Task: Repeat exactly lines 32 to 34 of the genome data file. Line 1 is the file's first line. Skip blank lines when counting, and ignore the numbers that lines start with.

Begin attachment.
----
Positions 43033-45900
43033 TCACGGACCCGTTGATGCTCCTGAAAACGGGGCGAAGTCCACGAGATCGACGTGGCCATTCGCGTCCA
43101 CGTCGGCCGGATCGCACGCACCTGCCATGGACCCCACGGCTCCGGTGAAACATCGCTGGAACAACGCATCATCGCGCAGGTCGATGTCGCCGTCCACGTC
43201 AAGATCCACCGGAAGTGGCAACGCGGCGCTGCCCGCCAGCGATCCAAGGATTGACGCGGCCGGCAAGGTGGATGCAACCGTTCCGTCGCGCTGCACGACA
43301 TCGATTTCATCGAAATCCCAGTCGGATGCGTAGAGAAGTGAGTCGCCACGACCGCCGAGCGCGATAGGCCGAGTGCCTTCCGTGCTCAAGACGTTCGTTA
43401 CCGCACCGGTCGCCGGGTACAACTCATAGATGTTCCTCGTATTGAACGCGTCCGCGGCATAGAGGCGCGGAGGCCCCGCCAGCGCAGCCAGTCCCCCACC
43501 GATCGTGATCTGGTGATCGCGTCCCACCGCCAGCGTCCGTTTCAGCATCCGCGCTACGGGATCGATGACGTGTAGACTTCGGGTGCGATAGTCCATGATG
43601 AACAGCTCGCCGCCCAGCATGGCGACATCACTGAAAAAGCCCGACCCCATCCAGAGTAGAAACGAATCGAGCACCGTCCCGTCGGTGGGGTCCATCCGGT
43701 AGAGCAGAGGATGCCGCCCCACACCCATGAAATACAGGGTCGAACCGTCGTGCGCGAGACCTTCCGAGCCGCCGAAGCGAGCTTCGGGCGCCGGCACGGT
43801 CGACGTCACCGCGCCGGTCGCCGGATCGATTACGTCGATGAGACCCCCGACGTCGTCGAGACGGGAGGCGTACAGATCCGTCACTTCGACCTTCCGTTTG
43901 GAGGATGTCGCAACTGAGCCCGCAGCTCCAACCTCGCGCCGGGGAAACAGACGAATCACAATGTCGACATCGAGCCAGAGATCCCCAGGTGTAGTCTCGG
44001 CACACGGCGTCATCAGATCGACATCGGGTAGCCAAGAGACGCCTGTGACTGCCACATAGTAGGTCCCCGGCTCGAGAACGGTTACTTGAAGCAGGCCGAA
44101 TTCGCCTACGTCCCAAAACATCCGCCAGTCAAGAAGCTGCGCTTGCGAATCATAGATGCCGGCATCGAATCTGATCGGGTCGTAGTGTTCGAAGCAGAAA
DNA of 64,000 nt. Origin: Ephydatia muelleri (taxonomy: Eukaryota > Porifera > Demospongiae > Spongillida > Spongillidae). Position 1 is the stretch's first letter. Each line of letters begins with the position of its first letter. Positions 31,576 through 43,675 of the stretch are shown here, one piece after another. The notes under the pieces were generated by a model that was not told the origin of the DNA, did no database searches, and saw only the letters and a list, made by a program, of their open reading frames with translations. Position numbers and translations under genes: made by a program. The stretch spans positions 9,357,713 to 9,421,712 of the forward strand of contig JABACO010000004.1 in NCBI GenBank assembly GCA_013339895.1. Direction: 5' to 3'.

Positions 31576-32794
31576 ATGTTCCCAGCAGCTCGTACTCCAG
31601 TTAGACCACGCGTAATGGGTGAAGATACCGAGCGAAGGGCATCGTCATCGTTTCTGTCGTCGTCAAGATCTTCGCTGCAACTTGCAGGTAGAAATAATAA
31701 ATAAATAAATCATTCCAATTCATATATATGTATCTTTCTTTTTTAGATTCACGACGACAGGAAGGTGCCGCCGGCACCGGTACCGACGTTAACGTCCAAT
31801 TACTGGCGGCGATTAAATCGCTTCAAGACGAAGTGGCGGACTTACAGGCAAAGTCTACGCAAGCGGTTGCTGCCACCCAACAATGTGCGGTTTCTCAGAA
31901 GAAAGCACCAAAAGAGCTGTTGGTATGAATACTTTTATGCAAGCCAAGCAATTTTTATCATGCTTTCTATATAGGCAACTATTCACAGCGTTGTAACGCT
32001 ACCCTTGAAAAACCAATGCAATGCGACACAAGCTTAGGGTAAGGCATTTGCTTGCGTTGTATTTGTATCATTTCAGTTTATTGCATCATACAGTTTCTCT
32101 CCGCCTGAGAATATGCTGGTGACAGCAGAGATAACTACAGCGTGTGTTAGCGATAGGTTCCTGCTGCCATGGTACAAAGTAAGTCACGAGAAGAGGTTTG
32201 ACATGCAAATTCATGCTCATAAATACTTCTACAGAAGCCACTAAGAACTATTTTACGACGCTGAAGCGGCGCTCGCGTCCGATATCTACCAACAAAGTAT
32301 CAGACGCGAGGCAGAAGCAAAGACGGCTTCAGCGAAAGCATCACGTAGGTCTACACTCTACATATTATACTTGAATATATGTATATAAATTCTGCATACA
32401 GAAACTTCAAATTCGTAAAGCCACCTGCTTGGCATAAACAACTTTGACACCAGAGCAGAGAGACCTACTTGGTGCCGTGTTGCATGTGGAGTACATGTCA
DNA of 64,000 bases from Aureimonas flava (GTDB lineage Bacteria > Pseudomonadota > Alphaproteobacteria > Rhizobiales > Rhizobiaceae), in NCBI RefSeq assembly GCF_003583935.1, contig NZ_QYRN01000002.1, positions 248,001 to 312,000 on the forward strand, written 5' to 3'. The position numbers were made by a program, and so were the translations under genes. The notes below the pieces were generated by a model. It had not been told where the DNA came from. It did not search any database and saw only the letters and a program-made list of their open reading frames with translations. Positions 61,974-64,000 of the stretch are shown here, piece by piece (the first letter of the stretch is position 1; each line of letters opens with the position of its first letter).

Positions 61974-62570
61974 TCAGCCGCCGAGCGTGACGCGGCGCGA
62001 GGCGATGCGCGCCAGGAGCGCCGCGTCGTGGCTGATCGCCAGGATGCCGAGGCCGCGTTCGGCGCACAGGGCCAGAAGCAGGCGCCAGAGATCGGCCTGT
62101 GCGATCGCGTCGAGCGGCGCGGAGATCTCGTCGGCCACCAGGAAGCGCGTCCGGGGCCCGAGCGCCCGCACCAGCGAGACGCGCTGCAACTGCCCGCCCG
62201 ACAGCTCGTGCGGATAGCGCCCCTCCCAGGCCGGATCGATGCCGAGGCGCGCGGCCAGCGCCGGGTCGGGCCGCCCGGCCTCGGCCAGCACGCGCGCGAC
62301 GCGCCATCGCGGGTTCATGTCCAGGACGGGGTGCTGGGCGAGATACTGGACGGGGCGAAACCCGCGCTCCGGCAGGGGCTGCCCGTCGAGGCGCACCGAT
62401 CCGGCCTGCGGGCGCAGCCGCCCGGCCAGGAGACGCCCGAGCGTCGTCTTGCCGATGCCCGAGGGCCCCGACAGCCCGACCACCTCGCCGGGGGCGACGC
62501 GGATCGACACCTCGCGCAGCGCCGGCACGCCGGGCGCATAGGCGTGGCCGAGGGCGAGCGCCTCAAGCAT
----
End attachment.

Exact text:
62301 GCGCCATCGCGGGTTCATGTCCAGGACGGGGTGCTGGGCGAGATACTGGACGGGGCGAAACCCGCGCTCCGGCAGGGGCTGCCCGTCGAGGCGCACCGAT
62401 CCGGCCTGCGGGCGCAGCCGCCCGGCCAGGAGACGCCCGAGCGTCGTCTTGCCGATGCCCGAGGGCCCCGACAGCCCGACCACCTCGCCGGGGGCGACGC
62501 GGATCGACACCTCGCGCAGCGCCGGCACGCCGGGCGCATAGGCGTGGCCGAGGGCGAGCGCCTCAAGCAT